A court hearing Friday where Lafayette City Marshal Brian Pope was scheduled to testify was delayed after a judge ruled that the latest public records sought by a local news outlet were not specified in any of the case’s early requests.
Gary McGoffin, attorney for Lafayette news outlet The Independent, said he will now file a more specific request through an amended petition within the next two weeks.
“It’s so painful to move forward,” lamented Judge Jules Edwards, who sat back, rubbed his face with both hands and granted another continuance in a case that has dragged on for months.
The hearing Friday was the latest in The Independent’s attempt to retrieve financial and other records from Pope and the City Marshal’s Office. The Independent filed a lawsuit last year seeking records affiliated with an Oct. 7 news conference Pope held before the November election for Lafayette Parish sheriff.
Pope’s political ally, Scott Police Chief Chad Leger, was a candidate for sheriff, and Leger’s campaign manager, Joe Castille, reportedly orchestrated the news conference to make Leger’s opponent — Mark Garber — look like he was soft on illegal immigration.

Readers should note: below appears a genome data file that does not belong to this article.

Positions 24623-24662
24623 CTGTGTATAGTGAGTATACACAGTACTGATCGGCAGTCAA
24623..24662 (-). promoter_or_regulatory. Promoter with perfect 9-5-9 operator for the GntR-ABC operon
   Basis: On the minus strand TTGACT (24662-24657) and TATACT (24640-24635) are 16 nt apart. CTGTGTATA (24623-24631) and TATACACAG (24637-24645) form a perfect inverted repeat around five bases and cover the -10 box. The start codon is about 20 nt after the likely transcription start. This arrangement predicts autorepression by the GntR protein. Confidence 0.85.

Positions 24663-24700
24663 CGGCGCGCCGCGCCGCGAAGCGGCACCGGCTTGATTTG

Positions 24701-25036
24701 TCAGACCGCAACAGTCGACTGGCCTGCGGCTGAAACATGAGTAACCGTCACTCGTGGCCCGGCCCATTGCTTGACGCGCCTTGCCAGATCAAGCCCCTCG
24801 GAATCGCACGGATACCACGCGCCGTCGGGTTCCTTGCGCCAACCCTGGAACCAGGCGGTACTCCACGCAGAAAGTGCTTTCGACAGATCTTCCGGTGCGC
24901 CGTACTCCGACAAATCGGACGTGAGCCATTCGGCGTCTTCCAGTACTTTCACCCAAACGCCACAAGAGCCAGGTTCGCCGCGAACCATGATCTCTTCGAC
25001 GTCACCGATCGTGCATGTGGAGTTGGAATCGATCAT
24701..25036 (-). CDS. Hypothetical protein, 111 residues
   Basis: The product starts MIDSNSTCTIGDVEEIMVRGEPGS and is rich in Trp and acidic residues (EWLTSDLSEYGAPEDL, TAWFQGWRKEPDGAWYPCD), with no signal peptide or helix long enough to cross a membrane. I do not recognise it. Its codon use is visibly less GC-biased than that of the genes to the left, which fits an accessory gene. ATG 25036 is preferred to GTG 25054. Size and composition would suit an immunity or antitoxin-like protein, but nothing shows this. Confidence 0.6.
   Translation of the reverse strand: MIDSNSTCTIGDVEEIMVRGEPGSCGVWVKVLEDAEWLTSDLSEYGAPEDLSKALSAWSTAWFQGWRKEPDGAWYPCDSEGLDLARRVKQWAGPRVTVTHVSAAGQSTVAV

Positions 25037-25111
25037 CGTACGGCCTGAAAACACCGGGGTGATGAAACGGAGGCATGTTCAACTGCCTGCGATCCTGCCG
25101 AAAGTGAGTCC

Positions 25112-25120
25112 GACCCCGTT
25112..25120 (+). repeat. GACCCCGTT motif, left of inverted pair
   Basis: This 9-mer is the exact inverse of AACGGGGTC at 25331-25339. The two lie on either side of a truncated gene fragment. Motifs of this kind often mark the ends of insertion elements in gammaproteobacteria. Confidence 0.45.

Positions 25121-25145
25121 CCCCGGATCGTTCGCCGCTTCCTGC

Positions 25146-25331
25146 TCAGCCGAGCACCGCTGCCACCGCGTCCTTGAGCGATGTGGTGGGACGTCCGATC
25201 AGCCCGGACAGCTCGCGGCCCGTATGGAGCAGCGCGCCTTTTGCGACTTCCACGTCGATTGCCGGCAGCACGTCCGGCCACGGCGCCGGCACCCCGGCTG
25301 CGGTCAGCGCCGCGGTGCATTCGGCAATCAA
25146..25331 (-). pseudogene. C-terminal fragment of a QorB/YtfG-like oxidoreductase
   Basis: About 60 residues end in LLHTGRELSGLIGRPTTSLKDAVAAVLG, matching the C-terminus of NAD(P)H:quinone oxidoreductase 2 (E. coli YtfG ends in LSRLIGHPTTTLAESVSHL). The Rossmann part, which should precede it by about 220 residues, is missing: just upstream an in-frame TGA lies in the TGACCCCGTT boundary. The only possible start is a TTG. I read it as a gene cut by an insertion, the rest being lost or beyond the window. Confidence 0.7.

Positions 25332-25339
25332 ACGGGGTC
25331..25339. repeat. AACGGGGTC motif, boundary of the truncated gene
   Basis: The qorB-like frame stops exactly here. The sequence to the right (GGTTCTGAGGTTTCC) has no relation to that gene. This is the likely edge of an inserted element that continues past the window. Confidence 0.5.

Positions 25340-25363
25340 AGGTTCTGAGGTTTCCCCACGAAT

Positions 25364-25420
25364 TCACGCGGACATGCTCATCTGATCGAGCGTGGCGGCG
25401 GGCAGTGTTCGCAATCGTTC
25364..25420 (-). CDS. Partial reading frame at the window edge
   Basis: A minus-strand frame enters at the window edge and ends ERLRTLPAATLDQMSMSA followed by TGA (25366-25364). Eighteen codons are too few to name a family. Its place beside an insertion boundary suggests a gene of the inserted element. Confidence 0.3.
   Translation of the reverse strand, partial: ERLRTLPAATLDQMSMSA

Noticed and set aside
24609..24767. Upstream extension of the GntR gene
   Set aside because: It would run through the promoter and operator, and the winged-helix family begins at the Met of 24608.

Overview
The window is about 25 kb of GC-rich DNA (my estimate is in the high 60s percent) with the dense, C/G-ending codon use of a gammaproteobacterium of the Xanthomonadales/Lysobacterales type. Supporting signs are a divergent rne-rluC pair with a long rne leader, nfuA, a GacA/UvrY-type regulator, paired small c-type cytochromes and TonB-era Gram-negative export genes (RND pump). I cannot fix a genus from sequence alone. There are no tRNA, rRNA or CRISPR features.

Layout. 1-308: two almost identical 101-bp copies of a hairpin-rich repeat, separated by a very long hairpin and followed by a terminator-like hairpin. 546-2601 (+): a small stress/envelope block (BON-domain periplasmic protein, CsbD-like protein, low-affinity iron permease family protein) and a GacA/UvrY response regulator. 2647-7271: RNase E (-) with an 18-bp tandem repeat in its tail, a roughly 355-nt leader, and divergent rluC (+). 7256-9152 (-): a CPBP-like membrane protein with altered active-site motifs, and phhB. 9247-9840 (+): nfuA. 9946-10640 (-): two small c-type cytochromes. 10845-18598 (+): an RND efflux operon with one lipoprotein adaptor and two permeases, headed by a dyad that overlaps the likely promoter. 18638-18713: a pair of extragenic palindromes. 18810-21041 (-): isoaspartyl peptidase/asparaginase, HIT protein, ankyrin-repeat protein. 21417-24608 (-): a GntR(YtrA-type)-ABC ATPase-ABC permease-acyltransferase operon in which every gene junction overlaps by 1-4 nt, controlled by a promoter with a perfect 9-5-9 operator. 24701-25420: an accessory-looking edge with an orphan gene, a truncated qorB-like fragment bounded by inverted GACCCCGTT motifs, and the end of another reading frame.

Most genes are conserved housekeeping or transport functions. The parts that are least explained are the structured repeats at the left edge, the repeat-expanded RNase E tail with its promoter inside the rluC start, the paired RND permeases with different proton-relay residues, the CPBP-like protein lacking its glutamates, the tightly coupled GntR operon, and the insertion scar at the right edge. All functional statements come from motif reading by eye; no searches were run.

Garber won the election going away, but the fallout from the news conference and lack of responses on the records requests have dogged Pope, who was in court Friday dressed in civilian clothes. Pope didn’t talk to media following the hearing.
McGoffin and The Independent are seeking invoices submitted to Pope’s office by four attorneys representing the marshal as he fights opening up the records. One of the attorneys, Charles Middleton, submitted to The Independent a copy of an invoice that was heavily blacked out. Middleton too was scheduled to testify Friday, though he didn’t appear in court.
Kevin Stockstill, who is Pope’s principal attorney now, argued that McGoffin and The Independent didn’t specify the invoices or other records in the case’s first petition in November or in an amended petition in March that expanded the scope of the records sought.
Edwards agreed with Stockstill and ruled that McGoffin would have to file an amended petition that expanded The Independent’s public records request.
Edwards already has taken action in the case, finding in late March that Pope failed to heed the judge’s order to release emails to The Independent that were stored in Pope’s taxpayer-owned computer server.
Edwards sentenced Pope to 30 days in jail, then suspended all but seven days that Pope was to spend at his River Ranch home.
Pope also was ordered to pay more than $100,000 in fines and penalties and perform 173 hours of public service.
Stockstill has asked for a review of the case by the 3rd Circuit Court of Appeal, which has not issued a ruling. Pope remains free while the appeal sits in the appellate court.
Follow Billy Gunn on Twitter, @BillyGunnAcad.